Having exhausted all her remedies, last year the mother approached the Public Protector for assistance. The Public Protector intervened and raised the matter with GEPF and within five months, the GEPF paid out the monies, Segalwe says.   

Jeram says one of the key requirements for a court order to be legally binding on a fund is that the fund must be clearly identified by name in the court order.

Most mothers often don’t know the name of the fund to which their children’s father belongs. They may only know that he has pension monies with an administrator of funds such as Old Mutual or Sanlam or Momentum or only know the name of the employer.

He suggests they approach the fund or the administrator and explain that they are seeking a maintenance order.

Generally fund administrators will be willing to assist where the well-being of children is at stake.
Naleen Jeram, a legal manager at Momentum Corporate.

Jeram says generally fund administrators will be willing to assist where the well-being of children is at stake. What they may not be prepared to provide is the value of the father’s fund but this is not relevant because a maintenance claim should be based on the financial needs of the children and what the court has ordered and not on how much he has accumulated in his retirement fund.

In the unlikely event that the fund administrator refuses to provide the fund’s name, the mother can obtain a court order ordering the fund to release the information. In the case of private retirement funds, they can turn to the Pension Funds Adjudicator, and in the case of state funds, to the Public Protector.

Other requirements of the Pension Funds legislation are that the order must be served on the fund. The maintenance court will usually ensure that the papers are served on the fund on behalf of the mother.

The amount that needs to be paid must be clearly stated in the court order and it must state whether it is for arrear or future maintenance.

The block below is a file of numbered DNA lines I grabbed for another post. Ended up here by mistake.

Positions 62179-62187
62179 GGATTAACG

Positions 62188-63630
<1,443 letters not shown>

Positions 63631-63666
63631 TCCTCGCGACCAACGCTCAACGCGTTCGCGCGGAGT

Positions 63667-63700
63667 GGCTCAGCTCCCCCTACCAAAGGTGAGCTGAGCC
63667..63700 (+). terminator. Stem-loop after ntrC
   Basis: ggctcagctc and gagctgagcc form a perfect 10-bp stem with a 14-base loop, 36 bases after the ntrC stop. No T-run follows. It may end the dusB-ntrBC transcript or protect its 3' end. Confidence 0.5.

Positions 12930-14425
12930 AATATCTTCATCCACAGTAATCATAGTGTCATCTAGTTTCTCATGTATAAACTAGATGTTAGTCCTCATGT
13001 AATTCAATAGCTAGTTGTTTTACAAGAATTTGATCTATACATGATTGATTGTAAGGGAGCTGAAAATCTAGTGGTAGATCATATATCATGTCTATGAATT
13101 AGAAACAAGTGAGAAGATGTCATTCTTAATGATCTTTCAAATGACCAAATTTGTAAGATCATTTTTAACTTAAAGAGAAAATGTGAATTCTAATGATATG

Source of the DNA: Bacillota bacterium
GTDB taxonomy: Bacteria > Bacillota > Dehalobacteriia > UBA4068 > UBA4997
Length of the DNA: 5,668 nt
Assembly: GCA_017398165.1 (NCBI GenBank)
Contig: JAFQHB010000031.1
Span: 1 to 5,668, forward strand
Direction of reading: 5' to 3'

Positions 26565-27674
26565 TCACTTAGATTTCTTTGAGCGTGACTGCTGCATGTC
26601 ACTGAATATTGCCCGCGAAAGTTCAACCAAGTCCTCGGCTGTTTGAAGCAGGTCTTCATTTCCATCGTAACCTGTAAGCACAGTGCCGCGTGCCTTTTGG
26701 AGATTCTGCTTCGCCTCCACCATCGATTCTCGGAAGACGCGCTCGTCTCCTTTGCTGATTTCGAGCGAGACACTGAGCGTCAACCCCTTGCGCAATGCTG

Arrear maintenance is fairly easy to determine, because if the court for example ordered that R500 a month must be paid for a child, then this figure is simply multiplied by the number of months that the payments are outstanding. Arrear maintenance is usually paid as a lump sum.

According to Jeram, guardians can apply for future maintenance when, despite the father being up to date with maintenance payments, the mother has a reasonable suspicion that he may stop making payments.

If the magistrate at the maintenance court makes an order for future maintenance to be paid by the retirement fund, it can be for monthly payments or for a lump sum.

Jeram says that in the case where a mother knows the father will be leaving his fund (retiring, resigning or perhaps facing retrenchment) and she is concerned that he may squander or hide his retirement fund proceeds when he receives it, she can approach the maintenance court for an interdict to stop the fund from paying out any monies until the maintenance inquiry is finalised.



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A maintenance court is usually less formal than other courts and parents are able to approach the court without attorneys, he says.

Segalwe says once a maintenance court order that attaches the member’s retirement fund is issued, the fund has to comply with the court order. If the fund has a problem with the court order, it has to approach the maintenance court and state the reasons why the order cannot be complied with.

Similarly, a retirement fund member can bring an urgent application to set aside the attachment order against his or her fund. The maintenance court will then hear the application and decide.